Mike Maccagnan and the New York Jets have dangerously placed young Sam Darnold on the disastrous Andrew Luck plan that leads to injury by way of a horrendous offensive line.

The Andrew Luck plan: quarterback play that results in scanning the field prior to running for your life on even a three-step drop. It’s a mixture of the trainer’s room and old NFL Films highlights of Fran Tarkenton doing crazy things with his legs well outside of the pocket—even 30 yards behind the line of scrimmage.

The Andrew Luck plan: the unsuspecting yet disastrous place the Indianapolis Colts placed their franchise quarterback within and thus, ruining so much of what was a once in a generation talent.

As of last Thursday at the 2018 NFL Draft, the newest, freshest organizational face of the New York Jets, Sam Darnold, is the next man up in what’s titled the “Andrew Luck plan.”


Young Darnold enters the NFL with an offense not yet ready to humbly and graciously accept the gifts of his talents. Robby Anderson, Quincy Enunwa and Jermaine Kearse offer up a solid one-two-three combo on the outside, but weaponry is only important if the house if first protected. The Jets house is made of straw.

Their offensive line is terrible.

Only six NFL teams relented more sacks than the Jets a year ago. Forty-seven total sacks in 16 games had only the Cleveland Browns, Green Bay Packers, Denver Broncos, Arizona Cardinals, Houston Texans and yes, those very familiar Indianapolis Colts give up more.

None of those teams qualified for the tournament. Exactly zero of those teams finished with a winning record, the Jets included.

When did the now infamous Andrew Luck plan officially commence? The answer is the offseason of 2015.

Then general manager Ryan Grigson—the very same man who’s responsible for the birth of Deflategate—was coming off his team’s most successful season of a new era. Young Luck, now in his third year, took the Colts to the AFC Championship Game. It marked the third straight season Luck took his team to the playoffs and the second in which they recorded at least one playoff win.

Andrew Luck
(Photo by Al Bello/Getty Images)

It was all a farce.

The Colts just weren’t that good. Luck was that good.

Luck’s abilities blinded the organization (and the world, for that matter). His talent washed away terrible play along the offensive line and in accordance with many aspects defensively. That offseason of 2015 was the crucial moment for the franchise so lucky to luck into Luck after experiencing a Peyton Manning for a decade and a half.

Instead of shoring up an offensive line that everybody knew was awful, Grigson went out and acquired veteran talent like Frank Gore and Andre Johnson. Oh yeah, he also drafted every position other than offensive line that offseason. The likes of WR Phillip Dorsett, D’Joun Smith and Henry Anderson (the newest Jets) were are welcomed in as top round rookies.

The Colts inexplicably continued to pile on weaponry instead of offensive line talent, the spot that accounts for nearly half the offense (five of 11).

Luck eventually wore down to the point of complete football hibernation. He could only manage seven games in 2015, 15 painful games in 2016 and then a complete missed season a year ago.

That 2015 offseason didn’t stop media members from believing the Colts were on the verge of big things, but it sure stopped the Colts reality cold in its tracks.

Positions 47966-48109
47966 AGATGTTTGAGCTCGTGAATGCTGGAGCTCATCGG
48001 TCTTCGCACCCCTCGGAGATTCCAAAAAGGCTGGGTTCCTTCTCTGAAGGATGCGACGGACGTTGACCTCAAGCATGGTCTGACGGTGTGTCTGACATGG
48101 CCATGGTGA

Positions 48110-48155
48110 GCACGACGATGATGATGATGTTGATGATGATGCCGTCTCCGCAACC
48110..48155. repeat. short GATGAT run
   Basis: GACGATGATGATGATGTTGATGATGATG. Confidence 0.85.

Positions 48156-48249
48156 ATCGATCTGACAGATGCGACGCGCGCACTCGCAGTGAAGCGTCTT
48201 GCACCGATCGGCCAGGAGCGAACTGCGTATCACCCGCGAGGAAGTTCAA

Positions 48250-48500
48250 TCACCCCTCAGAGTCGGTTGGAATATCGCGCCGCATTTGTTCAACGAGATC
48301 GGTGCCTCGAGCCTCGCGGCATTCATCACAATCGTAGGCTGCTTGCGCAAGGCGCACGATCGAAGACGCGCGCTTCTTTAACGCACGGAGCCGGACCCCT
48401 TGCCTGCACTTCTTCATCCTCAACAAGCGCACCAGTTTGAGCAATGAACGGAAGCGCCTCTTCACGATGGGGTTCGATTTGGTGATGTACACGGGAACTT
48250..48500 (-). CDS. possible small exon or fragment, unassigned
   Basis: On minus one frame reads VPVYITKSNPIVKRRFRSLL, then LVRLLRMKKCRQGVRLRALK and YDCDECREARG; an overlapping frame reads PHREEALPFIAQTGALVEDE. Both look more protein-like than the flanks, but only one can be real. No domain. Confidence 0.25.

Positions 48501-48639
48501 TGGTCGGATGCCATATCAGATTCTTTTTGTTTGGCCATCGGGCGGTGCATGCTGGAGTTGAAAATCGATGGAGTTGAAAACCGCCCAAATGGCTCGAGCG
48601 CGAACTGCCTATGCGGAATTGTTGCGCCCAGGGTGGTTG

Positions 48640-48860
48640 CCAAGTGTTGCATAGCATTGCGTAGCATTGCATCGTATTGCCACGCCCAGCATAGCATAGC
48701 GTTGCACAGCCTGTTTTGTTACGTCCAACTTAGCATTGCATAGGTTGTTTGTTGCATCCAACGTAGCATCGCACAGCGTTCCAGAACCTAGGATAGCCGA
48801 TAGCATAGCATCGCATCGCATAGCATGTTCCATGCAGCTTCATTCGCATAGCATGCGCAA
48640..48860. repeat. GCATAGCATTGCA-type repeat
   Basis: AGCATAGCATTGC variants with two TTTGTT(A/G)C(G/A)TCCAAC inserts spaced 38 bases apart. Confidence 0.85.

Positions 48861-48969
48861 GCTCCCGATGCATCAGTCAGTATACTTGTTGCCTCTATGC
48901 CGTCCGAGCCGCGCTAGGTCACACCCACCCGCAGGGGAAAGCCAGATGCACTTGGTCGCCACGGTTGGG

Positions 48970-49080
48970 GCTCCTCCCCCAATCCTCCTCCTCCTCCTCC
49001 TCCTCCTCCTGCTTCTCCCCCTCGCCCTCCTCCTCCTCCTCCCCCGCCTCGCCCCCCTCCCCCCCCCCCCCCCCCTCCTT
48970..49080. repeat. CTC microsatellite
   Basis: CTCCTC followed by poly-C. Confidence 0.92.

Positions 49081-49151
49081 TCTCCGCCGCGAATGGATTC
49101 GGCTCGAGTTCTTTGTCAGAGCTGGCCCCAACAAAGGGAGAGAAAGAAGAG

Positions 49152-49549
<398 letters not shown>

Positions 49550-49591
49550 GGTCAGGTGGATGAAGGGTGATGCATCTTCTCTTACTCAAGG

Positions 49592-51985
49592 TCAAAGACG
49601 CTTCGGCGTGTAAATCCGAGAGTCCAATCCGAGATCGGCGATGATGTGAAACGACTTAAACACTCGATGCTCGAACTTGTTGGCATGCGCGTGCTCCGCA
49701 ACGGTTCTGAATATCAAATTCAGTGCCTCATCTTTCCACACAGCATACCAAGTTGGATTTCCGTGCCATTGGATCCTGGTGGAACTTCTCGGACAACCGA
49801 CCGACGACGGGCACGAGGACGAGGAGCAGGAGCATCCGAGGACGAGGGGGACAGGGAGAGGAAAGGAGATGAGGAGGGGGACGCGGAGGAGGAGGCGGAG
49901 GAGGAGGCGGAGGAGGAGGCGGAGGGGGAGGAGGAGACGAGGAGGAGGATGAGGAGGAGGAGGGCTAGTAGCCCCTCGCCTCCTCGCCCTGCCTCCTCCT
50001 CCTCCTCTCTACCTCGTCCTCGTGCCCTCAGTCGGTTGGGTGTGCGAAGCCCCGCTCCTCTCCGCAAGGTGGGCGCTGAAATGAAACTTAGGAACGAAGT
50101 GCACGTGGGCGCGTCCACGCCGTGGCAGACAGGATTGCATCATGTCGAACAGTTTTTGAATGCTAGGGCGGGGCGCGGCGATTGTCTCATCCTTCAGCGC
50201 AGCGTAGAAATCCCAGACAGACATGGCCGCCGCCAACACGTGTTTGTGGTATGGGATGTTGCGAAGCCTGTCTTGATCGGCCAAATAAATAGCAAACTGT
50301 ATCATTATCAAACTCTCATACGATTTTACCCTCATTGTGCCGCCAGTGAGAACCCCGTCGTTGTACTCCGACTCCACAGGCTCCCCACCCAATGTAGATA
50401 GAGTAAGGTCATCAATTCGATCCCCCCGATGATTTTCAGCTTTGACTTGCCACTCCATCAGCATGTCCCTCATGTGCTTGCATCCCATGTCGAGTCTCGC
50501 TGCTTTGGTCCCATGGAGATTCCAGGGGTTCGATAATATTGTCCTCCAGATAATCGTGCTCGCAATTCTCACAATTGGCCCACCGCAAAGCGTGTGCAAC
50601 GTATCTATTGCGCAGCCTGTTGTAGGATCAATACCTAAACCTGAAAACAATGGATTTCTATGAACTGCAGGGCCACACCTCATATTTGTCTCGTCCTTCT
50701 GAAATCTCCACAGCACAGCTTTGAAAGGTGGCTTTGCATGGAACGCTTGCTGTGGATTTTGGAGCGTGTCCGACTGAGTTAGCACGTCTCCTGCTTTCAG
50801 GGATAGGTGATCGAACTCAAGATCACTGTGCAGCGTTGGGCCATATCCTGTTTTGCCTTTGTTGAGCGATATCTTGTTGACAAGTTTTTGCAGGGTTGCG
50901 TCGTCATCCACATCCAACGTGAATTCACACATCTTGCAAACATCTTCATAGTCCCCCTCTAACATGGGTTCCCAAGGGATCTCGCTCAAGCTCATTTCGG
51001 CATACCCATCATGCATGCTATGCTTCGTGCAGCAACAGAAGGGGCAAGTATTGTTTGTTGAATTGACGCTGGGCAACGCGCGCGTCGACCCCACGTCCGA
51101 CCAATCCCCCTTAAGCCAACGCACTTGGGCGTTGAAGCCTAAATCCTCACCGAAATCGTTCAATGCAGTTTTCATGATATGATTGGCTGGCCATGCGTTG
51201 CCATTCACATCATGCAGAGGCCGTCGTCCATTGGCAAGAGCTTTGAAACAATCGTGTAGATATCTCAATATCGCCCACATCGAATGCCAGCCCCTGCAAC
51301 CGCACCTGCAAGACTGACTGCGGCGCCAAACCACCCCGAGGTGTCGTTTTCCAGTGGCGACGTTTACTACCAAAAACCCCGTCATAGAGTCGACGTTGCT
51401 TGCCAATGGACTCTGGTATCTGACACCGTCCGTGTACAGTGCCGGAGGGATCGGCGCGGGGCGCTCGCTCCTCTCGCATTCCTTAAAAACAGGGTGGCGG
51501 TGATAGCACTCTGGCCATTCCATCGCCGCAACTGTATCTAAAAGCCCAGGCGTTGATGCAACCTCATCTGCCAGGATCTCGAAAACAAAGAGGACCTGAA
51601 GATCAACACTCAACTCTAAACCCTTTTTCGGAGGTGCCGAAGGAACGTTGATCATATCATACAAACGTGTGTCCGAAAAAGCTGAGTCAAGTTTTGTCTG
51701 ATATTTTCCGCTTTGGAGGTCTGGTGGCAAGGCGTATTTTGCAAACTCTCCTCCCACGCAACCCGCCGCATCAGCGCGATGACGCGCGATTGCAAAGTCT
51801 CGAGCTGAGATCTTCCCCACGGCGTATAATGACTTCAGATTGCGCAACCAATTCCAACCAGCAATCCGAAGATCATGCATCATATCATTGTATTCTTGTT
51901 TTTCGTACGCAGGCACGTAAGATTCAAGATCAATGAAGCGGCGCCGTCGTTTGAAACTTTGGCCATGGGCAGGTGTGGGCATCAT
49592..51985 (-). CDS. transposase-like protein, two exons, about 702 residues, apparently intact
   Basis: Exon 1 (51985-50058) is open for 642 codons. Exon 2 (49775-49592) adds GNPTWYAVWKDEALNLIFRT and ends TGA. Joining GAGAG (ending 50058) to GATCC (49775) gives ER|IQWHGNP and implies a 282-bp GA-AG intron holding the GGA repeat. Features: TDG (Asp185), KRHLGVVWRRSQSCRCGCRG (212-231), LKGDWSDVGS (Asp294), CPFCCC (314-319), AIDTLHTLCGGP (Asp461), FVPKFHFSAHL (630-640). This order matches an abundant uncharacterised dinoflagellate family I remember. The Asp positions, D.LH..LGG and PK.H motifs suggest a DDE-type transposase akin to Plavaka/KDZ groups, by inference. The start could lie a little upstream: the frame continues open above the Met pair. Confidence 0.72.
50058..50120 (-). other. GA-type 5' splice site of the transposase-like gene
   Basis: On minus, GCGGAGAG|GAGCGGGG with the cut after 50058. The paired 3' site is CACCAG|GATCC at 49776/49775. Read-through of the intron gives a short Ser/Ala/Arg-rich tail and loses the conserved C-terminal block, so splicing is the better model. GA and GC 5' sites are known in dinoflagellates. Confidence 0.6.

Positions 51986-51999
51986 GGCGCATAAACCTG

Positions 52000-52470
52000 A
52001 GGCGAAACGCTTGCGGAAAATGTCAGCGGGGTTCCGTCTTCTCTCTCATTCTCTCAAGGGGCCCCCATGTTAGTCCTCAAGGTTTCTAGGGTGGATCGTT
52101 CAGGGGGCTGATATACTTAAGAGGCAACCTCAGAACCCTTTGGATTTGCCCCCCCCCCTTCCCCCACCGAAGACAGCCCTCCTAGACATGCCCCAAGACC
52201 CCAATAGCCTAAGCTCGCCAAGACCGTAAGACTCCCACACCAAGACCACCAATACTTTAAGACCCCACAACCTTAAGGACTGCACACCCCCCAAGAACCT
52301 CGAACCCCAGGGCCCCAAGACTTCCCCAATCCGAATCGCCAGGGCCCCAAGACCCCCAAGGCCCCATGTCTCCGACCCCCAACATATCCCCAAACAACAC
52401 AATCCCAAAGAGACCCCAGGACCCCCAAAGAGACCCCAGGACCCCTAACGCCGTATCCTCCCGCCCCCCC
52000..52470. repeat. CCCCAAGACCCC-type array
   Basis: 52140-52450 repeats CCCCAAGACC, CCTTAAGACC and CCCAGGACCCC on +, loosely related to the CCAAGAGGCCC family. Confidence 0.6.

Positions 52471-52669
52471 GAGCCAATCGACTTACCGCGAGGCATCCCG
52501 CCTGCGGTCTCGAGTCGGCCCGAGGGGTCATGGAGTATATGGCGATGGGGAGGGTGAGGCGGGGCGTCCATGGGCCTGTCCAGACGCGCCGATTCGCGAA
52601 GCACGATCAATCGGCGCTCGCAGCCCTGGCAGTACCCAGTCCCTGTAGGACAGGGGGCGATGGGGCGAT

Darnold’s situation with Mike Maccagnan reeks of the Luck and the Colts.

While that critical 2015 mismanagement by way of the Colts highlights Luck’s third offseason, that’s no reason to shrug it off. Darnold could come in this August guns-a-blazing and lift the Jets to a wild-card playoff berth and 10 wins. He could do amazing things right off the bat with this current personnel grouping.

It’s just important to separate the entire health of a team’s depth chart and just how elevated one player makes it at times.

New York Jets

Through four big-boy drafts, Maccagnan has drafted a grand total of two offensive linemen. That’s Brandon Shell in the fifth circa 2016 and Jarvis Harrison in the sixth by way of the 2015 version. Immediately after snagging Darnold, guys like Orlando Brown and Mason Cole were available in the third and fourth round. Mikey Mac passed.

Not one premium offensive lineman has been drafted, nor has one premium OL free agent been snagged by this administration in four years (unless you’re trying to convince yourself Kelvin Beachum counts, the guy who left the Jacksonville Jaguars only to see them skyrocket from 22nd to first in league rushing in his absence).

A grand total of zero Pro Bowl nods have been accumulated by the five projected Jets starters on the line in 24 combined NFL seasons.

You think watching Andrew Luck going through severe shoulder problems is rough at this point, in 2018? It’s nothing compared to the very moment when everybody realizes that team’s general manager could have done something about the situation prior to devastation occurring.

Sam Darnold may just be as talented as Andrew Luck. There’s just one little problem …

Mike Maccagnan may be just as stubborn as Ryan Grigson.

Instead of holding onto this crazy belief that the offensive line is a plug-and-play spot, the New York Jets should have snagged at least one premium talent for the explicit purpose of protecting the face of all hope (Darnold) moving forward in that third or fourth round.

It didn’t happen and unless one of these undrafted free agents comes out of nowhere (they haven’t in the first three Mac drafts), Sam Darnold enters the NFL on the extremely dangerous and painful Andrew Luck plan.

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